Somali sandflies spread sickness

HONG KONG - A disease transmitted by sandflies that can lead to death if untreated has become more prevalent in war-torn Somalia.

HONG KONG - A disease transmitted by sandflies that can lead to death if untreated has become more prevalent in war-torn Somalia.

Doctors staffing a Doctors without Borders health clinic in Huddur observed that yearly admissions for visceral leishmaniasis jumped sevenfold to 1002 last year from an average of 140 yearlybetween 2002 to 2005.

In the latest issue of the journal PLoS Neglected Tropical Diseases, they said the figures may just be a fraction of what is actually happening.

"Though the reported number of patients treated gives an underestimate of the real prevalence, the trend in case of detection clearly shows a sharp increase during the past 16-month period to December last year," they wrote.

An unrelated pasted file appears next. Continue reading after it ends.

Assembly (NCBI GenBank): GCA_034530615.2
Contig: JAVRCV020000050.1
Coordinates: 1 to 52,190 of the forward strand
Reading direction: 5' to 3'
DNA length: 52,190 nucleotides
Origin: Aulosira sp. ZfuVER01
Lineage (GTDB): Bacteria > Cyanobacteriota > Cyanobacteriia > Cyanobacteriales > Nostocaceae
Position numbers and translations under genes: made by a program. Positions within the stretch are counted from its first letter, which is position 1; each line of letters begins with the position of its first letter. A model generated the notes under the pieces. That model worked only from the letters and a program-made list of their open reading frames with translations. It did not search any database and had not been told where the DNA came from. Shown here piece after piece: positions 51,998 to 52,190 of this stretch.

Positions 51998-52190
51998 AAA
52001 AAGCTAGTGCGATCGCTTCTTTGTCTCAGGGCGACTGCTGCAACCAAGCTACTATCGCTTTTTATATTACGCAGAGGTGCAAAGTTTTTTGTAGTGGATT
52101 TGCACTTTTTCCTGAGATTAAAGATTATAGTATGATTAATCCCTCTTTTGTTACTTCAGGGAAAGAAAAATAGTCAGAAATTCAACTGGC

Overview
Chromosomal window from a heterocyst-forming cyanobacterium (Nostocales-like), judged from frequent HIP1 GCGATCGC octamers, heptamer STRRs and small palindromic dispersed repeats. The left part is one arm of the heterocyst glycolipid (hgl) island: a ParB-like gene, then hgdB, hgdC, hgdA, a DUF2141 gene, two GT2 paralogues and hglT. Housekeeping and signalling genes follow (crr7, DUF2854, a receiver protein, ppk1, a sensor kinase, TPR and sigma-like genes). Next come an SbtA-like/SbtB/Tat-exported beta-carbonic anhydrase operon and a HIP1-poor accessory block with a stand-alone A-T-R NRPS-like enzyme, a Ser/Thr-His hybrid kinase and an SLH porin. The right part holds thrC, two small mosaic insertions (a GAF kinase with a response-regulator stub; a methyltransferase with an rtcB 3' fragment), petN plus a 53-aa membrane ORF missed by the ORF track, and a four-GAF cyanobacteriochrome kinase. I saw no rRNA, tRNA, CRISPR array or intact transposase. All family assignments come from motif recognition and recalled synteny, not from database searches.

The disease is found in 88 countries and 35million people live in these areas.

Highly adaptable, the culprit parasite, Leishmania donovani, can survive in terrain varying from rainforests in Central and South America to deserts in West Asia.

There are 500000 new cases of visceral leishmaniasis a year and more than 90percent of them occur in India, Bangladesh, Nepal, Sudan, and Brazil. It is endemic in east African countries.

It causes fever, weight loss, anaemia and swelling of the spleen and liver and death if left untreated.

Like Aids, it weakens the immune system and the patient is usually killed directly by other opportunistic infections such as pneumonia, TB and dysentery.

Though the researchers did not give firm reasons for the increase in cases in Somalia, they said more research must be done to control the proliferation of sandflies, which breed on waste land and in rubbish.

"Insecticidal application to termite mounds could be a measure of targeted control in the most affected villages." - Reuters

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